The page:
‘It began as a way of remembering the craftspeople and laborers of my adolescence,’ writes Ken Grant on the back of his latest book, No Pain Whatsoever. ‘My ever changing colleagues, who came and went like the work and who taught me, in beautiful and sometimes desperate ways, how to grow things in a difficult land.’
‘This book is about the quiet hours and days, relationships that ebb and flow, flourish or fail, and what we do – and, sometimes, about all we can do.’ No Pain Whatsoever starts with a picture of the docks. Liverpool used to be a seafaring town, but here the sky is grey and dank, the water still, unmoving. There are cranes, ships and frayed ropes but nothing much seems to be moving, nothing seems to happening. Flip the page and the movement comes. A man holds a child on the ferry across the River Mersey to Birkenhead. His face is lined, his eyes look down. In the background a girl stands looking out at the river, a man stands stuck in thought.
This is a book of faces then, faces that stand out against the worn out landscapes that Grant photographs in. They are faces that are hard, thoughtful, worn-out, inquisitive, that beckon you into their world. The man with the metal frame around his face, the young Fernando Torres lookalike with the broken arm, the women leaning against what might be a beachfront wall.
Everybody has a history in the book and the history ties in to the places Grant photographs; New Brighton, the ferry, the docks, the pubs but most of all the streets. Liverpool is a city that looks and feels like no other. It’s run down yet at the same time grandiose. It has an edge to it but also has warmth, wit and charm like no other. It’s a working class city that wears its identity with pride. The docks might be gentrified, the city centre surrounded by a circle of dereliction (still) but it’s still an amazing place to visit and see. And that ambivalence comes out in Grant’s pictures. He’s a gentle man with a soft voice. Listen to him speak and he lulls you with a lovely line of Grantisms; an elegant, poetic world that flows like a very gentle stream in exactly the direction Grant wants to take you. But No Pain Whatsoever is not really that gentle. He shows the faces of matriarchs that have a an inner core that has suffered, survived and come out stronger, we see shopping centres and red-brick terraces that are decorated with litter and a sense of neglect and decay. And then there is the dereliction, the empty lots, the scavenging and the search for a living; these pictures (very quietly) also tell a story, a story of a city marginalised by government, a city stigmatised for its own identity, a place where men gather bits of iron together to scrape a living, where a dump provides a way to survive. That is where the book is strongest and where it goes beyond a collection of work, where the people and the place come together, where people inhabit urban landscapes of empty streets and shattered car parks in an almost lyrical manner, as though the concrete were grass and the terraced housing glades of trees and babbling brooks.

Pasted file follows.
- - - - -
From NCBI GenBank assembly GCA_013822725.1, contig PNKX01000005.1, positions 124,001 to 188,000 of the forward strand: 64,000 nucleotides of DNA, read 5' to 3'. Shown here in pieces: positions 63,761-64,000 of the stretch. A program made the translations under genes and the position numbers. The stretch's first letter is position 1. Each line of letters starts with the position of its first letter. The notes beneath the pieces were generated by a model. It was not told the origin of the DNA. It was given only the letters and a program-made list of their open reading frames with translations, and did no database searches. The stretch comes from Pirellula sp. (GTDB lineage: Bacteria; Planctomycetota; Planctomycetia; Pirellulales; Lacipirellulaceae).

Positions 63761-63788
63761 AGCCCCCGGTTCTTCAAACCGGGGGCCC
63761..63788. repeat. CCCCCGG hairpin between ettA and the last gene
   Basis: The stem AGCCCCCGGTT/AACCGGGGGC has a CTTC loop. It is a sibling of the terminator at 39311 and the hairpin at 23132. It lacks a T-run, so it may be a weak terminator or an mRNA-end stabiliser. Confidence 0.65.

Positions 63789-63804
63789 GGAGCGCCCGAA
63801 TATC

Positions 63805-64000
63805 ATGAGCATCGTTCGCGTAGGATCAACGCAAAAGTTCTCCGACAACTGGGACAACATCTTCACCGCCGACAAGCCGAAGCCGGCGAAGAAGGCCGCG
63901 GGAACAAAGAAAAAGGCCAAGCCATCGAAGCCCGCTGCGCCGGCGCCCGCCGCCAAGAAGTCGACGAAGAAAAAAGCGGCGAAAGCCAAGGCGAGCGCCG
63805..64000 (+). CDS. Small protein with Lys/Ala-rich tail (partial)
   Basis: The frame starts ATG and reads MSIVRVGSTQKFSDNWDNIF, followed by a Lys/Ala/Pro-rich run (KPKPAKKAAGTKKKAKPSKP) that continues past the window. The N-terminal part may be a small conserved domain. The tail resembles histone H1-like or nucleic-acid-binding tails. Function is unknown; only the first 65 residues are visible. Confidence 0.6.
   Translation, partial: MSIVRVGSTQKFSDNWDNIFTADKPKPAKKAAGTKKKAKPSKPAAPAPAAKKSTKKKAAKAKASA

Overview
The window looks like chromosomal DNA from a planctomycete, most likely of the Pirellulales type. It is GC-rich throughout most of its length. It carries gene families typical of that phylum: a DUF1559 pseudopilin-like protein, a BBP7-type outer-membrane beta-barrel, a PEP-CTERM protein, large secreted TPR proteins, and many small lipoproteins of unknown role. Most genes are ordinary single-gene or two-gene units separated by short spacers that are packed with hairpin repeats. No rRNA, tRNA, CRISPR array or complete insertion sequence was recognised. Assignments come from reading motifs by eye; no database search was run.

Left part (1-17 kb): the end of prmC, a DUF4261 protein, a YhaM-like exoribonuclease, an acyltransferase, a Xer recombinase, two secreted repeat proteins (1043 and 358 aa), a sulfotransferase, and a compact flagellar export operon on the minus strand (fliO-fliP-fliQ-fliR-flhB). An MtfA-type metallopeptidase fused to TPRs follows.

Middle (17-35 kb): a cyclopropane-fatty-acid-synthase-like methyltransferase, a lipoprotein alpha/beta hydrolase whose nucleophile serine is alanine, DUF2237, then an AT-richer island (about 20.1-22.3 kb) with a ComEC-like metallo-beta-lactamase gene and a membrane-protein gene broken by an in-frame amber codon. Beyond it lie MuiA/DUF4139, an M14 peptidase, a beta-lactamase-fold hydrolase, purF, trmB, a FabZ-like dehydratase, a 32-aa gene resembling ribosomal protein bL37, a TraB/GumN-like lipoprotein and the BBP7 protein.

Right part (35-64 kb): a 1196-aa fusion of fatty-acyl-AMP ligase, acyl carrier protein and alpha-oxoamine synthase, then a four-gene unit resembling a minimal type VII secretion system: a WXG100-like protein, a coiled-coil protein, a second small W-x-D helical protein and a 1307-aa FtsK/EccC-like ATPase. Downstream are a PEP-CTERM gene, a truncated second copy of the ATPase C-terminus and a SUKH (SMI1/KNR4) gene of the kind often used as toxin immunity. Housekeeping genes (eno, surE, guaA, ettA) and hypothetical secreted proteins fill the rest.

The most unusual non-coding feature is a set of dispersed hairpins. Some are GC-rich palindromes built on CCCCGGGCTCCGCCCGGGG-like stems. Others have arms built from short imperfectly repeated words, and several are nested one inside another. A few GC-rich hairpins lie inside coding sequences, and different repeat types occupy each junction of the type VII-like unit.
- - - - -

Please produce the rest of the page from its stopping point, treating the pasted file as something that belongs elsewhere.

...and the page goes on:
For all its urban edge, No Pain Whatsoever is not a miserable book. It’s a book that’s full of spirit and life, where people are looking and searching and challenging. It’s a distillation of some of the recent greats of British photography; Tom Wood, Martin Parr and Chris Killip all spring to mind, but at the same time there is something different, something so intricately tied to the city of Liverpool that marks it out as quite original; it’s a love letter of a book, a love letter that bares the heart of the city, warts and all and proclaims Grant’s love for it, in good times and bad, for richer and for poorer, till death do them part.
Colin Pantall is a UK-based writer, photographer and Senior Lecturer at the University of South Wales, Newport.